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Annual sessions

The International Law Commission holds its annual session in Geneva, Switzerland for a period of ten to twelve weeks (as approved by the General Assembly of the United Nations).


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Duration of the session

The Statute of the Commission does not specify the duration of its sessions. Until 1973, the Commission’s sessions normally lasted ten weeks. In 1973, the General Assembly approved a twelve-week period for the Commission’s twenty-sixth session, in 1974. [1] The General Assembly subsequently approved, “in the light of the importance of its existing work programme, a twelve-week period for the annual sessions of the International Law Commission, subject to review by the General Assembly whenever necessary”. [2]

Since 1974, the Commission’s sessions have normally lasted twelve weeks. [3] By subsequent resolutions, most recently resolution 50/45 of 11 December 1995 (E, F, S, R, C, A), the Assembly expressed the view that the requirements of the work for the progressive development of international law and its codification and the magnitude and complexity of the subjects on the agenda of the Commission made it desirable that the usual duration of its sessions be maintained.



Extracts from
The Work of the International Law Commission, 8th ed., vol. 1

At its forty-eighth session, in 1996, the Commission considered the duration of its sessions in connection with the examination of its work procedures requested by the General Assembly in resolution 50/45. The Commission expressed the view that, in principle, it should be able to determine on a year-to-year basis the necessary length of the following session (i.e., twelve weeks or less), having regard to the state of work and any priorities laid down by the General Assembly for the completion of particular topics. The Commission favoured reverting to the previous practice of holding ten-week sessions, with the possibility of extending this to twelve weeks in particular years, as required, and especially in the last year in a quinquennium. [4] Since 1996, the Commission’s forty-ninth, fifty-fourth to fifty-seventh, fifty-ninth to sixty-second [5] sessions, held in 1997, 2002 to 2005 and 2007 to 2010, respectively, consisted of ten weeks; its fiftieth session, held in 1998, consisted of eleven weeks, and its fifty-first to fifty-third, fifty-eighth and sixty-third sessions, held in 1999 to 2001, 2006 and 2011, respectively, consisted of twelve weeks.

Split sessions

There is no statutory provision concerning dividing the Commission’s annual session into two parts. The Commission has traditionally held a single annual session, with the exception of the seventeenth session which was held in Geneva and Monaco in 1965 and 1966.

At its forty-fourth session, in 1992, the Commission considered the possibility of dividing its annual session into two parts in the context of the review of its programme, procedures and methods of work. The Commission considered the advantages in terms of the effectiveness of its work as well as the disadvantages in terms of administrative and financial problems. The Commission concluded that the suggestion to divide its annual session into two parts had not received enough support at that time and therefore improvements in the effectiveness of its work should continue to be sought under the current arrangements, for the time being. [6]

At its forty-eighth session, in 1996, the Commission returned to the question of holding a split session in connection with the organization and length of its sessions. Those in favour of a single session argued that a continuous session was necessary to assure the best results on priority topics, including careful consideration of proposed draft articles, while maintaining progress and direction on other topics. Those in favour of a split session argued that it would facilitate reflection and study by members, improve productivity as a result of inter-sessional preparation for the second part, encourage informal inter-sessional work, give Special Rapporteurs time to reconsider proposals, allow concentrated work by the Drafting Committee or a working group at the end of the first part or the beginning of the second part of the session, and facilitate better and more continuous attendance of members. Noting that a split session might not be significantly more expensive than a continuous session, the Commission decided to recommend that a split session be held as an experiment in 1998 in order to assess the advantages and disadvantages in practice. [7]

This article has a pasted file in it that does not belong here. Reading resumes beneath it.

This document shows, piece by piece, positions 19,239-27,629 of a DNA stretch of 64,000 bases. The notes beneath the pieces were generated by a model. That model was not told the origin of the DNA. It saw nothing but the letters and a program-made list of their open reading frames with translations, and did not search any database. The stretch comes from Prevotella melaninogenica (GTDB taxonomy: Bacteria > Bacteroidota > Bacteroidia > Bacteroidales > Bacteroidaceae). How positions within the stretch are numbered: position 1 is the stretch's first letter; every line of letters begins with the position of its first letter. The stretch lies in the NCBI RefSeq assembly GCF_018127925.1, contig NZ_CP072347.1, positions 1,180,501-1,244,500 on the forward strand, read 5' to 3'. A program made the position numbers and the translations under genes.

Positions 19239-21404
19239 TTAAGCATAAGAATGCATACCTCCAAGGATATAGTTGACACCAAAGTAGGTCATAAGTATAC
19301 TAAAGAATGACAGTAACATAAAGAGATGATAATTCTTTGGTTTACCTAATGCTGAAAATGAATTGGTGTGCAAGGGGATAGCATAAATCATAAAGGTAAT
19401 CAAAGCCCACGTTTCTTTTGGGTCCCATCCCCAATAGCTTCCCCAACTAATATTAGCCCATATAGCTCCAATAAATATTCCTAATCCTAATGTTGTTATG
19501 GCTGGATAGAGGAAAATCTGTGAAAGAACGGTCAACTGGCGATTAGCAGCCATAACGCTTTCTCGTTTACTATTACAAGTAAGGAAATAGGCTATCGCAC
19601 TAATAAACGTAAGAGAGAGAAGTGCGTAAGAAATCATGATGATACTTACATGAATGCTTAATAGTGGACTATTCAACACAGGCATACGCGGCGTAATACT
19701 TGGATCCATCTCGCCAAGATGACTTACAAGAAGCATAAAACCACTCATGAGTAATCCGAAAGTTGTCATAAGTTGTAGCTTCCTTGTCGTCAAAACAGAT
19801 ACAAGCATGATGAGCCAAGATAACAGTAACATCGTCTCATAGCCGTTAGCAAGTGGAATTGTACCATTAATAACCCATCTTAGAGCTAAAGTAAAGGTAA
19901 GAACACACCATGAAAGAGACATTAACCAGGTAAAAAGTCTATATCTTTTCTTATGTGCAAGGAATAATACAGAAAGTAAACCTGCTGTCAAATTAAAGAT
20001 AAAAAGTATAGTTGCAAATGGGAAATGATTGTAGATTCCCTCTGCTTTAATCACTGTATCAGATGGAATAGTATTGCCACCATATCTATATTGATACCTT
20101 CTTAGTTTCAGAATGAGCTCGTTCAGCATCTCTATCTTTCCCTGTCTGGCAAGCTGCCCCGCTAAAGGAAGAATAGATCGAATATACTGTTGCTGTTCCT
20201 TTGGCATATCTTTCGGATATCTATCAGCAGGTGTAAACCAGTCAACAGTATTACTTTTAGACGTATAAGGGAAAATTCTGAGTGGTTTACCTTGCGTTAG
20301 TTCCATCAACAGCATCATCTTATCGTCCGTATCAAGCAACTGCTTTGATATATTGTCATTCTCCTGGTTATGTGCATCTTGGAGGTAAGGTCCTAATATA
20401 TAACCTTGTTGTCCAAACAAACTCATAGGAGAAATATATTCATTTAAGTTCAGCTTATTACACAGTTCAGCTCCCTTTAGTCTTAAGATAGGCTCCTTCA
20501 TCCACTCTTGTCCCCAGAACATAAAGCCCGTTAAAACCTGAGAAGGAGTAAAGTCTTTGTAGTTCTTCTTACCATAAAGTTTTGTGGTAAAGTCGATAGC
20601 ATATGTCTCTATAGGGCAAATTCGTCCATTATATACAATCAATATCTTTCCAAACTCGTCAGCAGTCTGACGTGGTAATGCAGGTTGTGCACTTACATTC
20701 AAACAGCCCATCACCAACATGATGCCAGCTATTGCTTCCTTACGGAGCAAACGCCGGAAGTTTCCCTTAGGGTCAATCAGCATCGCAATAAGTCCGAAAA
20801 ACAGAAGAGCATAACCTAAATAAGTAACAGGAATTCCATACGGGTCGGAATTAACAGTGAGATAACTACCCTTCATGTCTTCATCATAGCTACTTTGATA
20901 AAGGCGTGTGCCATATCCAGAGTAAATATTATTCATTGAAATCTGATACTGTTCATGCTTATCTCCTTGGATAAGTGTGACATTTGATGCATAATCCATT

The fiftieth session of the Commission, in 1998, was divided into two parts, with the first part of the session being held in Geneva and the second in New York . The Commission agreed to continue the practice of split sessions as of 2000, scheduling the sessions to take place in two rather evenly split parts, with a reasonable period in between. [8]

At its fifty-first session, in 1999, the Commission examined the advantages and disadvantages of holding split sessions in response to General Assembly resolution 53/102 of 8 December 1998 (E, F, S, R, C, A). The Commission concluded that a split session was more efficient and effective and facilitated the uninterrupted attendance of its members based on its experience in 1998. The Commission further concluded that there were no disadvantages to a split session and that any resulting cost increase should be more than offset by increased productivity and cost-saving measures. In particular, the Commission suggested adjusting the organization of work during sessions so that one or two weeks at the end of the first part of the session and/or the beginning of the second part of the session could be devoted exclusively to the meetings which require the attendance of a limited number of the Commission’s members. [9] This measure was put into effect at the fifty-third session of the Commission, in 2001, pursuant to General Assembly resolutions 54/111 of 9 December 1999 (E, F, S, R, C, A) and 55/152 of 12 December 2000 (E, F, S, R, C, A). [10]